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I spend a lot of weekends at the track, either working with my friends on their cars, racing my car, or helping them race their car.
When I was younger, I was lucky enough to live next to a rally driver, and he took the time to actually teach me the basics of how to handle a car, instead of letting the car handle you.
The reason I win is because I am a student of racing. Far too often I see people show up at the track two weeks after their car purchase to race. They have a ton of horses under the hood, but with no idea about how to use it. In this article, I hope to convince you to ditch any other ideas you have about racing, or just driving in general, and accept the fact that the quickest way to become a better driver is to be smooth.
From drifting to drag to circuits, aggression does not equal speed. Now, there are a couple of instances where an aggressive driving does mean faster times, but they are so specific and rare that for the sake of argument, just remember: Smooth is Fast. On the track, being smooth helps to minimize weight swings in your vehicle, and utilize your maximum grip potential. For civilian driving, it will improve your gas mileage noticeably. For a racing situation, smoothness helps make the incremental gains you need to win; if you are only driving at 75% of your cars maximum, you can afford to hard-shift and slam on the brakes. However, as you reach the limits of your car’s range, the harsh actions are amplified exponentially.
So how can you become smoother? You’d be surprised in the number of disciplines affected by this skill; braking, steering, accelerating, shifting, and line management are all drastically affected by smoothness. Use this guide to intellectually understand the essence of smooth, and then go practice to shave precious seconds off of your track time.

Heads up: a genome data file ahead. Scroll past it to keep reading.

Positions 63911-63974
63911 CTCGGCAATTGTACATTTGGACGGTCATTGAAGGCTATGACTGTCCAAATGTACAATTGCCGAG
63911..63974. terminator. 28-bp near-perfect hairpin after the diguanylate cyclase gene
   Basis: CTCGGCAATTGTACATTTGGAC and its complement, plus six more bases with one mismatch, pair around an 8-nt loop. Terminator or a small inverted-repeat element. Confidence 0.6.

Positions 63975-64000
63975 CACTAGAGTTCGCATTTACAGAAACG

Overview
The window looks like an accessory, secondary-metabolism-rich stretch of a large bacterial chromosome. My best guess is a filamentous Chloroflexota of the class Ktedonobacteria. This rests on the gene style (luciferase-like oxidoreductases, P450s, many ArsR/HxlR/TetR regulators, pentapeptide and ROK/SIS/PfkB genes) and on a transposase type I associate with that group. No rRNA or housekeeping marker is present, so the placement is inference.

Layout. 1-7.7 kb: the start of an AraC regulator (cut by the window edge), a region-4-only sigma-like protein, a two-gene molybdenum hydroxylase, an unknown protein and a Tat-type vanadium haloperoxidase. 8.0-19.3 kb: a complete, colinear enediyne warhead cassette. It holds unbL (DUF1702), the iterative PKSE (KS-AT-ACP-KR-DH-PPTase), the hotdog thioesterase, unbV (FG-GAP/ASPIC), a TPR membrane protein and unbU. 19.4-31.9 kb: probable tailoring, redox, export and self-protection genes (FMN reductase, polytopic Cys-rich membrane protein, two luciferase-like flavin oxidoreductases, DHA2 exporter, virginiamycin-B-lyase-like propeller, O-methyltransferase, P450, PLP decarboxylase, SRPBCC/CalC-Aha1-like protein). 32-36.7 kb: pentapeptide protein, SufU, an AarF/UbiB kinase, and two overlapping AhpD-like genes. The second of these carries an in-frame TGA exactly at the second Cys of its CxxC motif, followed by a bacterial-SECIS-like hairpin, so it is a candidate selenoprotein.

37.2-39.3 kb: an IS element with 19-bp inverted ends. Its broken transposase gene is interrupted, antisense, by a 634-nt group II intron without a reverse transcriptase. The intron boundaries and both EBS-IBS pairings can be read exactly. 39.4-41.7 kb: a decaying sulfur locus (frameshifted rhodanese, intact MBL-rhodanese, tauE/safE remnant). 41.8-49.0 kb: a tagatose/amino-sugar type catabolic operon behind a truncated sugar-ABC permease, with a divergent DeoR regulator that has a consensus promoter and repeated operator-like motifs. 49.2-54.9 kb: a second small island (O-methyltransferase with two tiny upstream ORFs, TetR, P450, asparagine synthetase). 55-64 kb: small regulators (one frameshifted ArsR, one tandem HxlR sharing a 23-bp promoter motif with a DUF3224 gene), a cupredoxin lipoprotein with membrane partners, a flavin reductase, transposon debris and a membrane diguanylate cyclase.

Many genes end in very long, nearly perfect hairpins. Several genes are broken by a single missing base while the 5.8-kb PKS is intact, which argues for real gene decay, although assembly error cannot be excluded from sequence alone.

Great racers have trained their instincts with a thorough study of the physics of driving. To move any object, you need to overcome the objects inertia, or the objects resistance to moving. Inertia is easily the second most important aspect of racing behind friction. To understand this force, we turn to Newton’s Second Law; F=ma. This law details inertia by: Force = Mass x Acceleration, and acceleration can be speeding up or slowing down. Since the mass of a car (its weight) stays relatively the same, the only variable that we can control is acceleration.
In a car, the speed at which you can decelerate is much greater than your maximum rate of acceleration. So the force exerted on the tires is much higher when you are using the brake, which leads to a risk of losing traction. Smooth braking minimizes this risk by preventing large transfers of weight in the car.
The effects of smooth braking are most apparent while cornering. If you slam your brakes before entering a turn, your car is throwing most of its weight over your front tires, which steer your car. This means that you have to slow down even further to allow your tires to make some grip available for turning, instead of using it all for stopping. Meanwhile, the smoother driver won’t have to scrub off as much speed, can utilize more grip, and will make up valuable time on the turn against their hard-stopping competitor.